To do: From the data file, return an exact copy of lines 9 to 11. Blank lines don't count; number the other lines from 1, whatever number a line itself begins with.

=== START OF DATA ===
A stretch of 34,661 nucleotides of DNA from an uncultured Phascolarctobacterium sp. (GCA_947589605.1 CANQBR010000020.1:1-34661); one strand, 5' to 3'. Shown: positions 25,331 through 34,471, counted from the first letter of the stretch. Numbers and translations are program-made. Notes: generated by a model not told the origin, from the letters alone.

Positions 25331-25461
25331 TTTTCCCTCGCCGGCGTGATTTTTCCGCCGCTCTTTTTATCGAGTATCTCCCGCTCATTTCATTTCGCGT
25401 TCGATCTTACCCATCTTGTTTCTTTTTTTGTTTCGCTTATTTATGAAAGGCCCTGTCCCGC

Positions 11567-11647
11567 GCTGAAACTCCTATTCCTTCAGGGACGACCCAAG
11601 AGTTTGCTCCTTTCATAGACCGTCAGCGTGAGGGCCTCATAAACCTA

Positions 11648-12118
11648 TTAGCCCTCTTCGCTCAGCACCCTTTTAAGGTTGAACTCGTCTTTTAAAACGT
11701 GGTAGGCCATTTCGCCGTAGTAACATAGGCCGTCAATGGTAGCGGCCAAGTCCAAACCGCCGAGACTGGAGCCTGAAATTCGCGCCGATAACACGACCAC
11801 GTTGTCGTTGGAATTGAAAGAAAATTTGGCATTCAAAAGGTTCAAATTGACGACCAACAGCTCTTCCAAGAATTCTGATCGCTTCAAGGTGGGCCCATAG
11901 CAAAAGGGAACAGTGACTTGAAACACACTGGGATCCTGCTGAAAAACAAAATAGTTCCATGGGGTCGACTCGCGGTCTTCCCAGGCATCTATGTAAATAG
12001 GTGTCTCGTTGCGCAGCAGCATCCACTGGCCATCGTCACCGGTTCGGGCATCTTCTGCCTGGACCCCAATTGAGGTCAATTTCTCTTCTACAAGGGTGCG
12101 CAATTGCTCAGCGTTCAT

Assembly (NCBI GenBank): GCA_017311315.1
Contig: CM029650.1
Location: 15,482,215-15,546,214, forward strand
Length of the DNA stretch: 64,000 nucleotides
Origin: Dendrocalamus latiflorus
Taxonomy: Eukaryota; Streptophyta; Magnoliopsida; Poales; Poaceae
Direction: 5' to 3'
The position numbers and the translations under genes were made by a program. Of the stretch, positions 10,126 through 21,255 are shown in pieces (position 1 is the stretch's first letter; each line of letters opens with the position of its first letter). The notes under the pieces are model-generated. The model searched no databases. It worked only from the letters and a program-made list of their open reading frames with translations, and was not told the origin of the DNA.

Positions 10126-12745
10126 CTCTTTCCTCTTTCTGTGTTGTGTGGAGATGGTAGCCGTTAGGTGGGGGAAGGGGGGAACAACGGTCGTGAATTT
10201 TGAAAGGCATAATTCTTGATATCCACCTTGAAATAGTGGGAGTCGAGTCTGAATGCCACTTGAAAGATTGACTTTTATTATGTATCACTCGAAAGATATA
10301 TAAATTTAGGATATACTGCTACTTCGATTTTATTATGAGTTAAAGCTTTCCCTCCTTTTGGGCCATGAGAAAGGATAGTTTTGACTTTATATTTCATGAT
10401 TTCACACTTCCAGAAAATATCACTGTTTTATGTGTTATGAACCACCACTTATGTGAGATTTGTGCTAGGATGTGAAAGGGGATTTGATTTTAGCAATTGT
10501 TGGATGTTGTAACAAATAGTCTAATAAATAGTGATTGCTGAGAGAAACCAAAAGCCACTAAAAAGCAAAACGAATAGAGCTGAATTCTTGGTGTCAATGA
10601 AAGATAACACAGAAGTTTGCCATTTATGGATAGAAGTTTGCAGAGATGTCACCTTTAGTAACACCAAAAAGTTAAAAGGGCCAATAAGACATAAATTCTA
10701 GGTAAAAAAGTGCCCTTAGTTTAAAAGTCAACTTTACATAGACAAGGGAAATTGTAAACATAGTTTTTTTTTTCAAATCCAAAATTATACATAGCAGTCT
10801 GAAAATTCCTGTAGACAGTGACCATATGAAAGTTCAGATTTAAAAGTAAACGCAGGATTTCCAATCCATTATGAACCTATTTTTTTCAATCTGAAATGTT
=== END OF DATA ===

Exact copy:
11648 TTAGCCCTCTTCGCTCAGCACCCTTTTAAGGTTGAACTCGTCTTTTAAAACGT
11701 GGTAGGCCATTTCGCCGTAGTAACATAGGCCGTCAATGGTAGCGGCCAAGTCCAAACCGCCGAGACTGGAGCCTGAAATTCGCGCCGATAACACGACCAC
11801 GTTGTCGTTGGAATTGAAAGAAAATTTGGCATTCAAAAGGTTCAAATTGACGACCAACAGCTCTTCCAAGAATTCTGATCGCTTCAAGGTGGGCCCATAG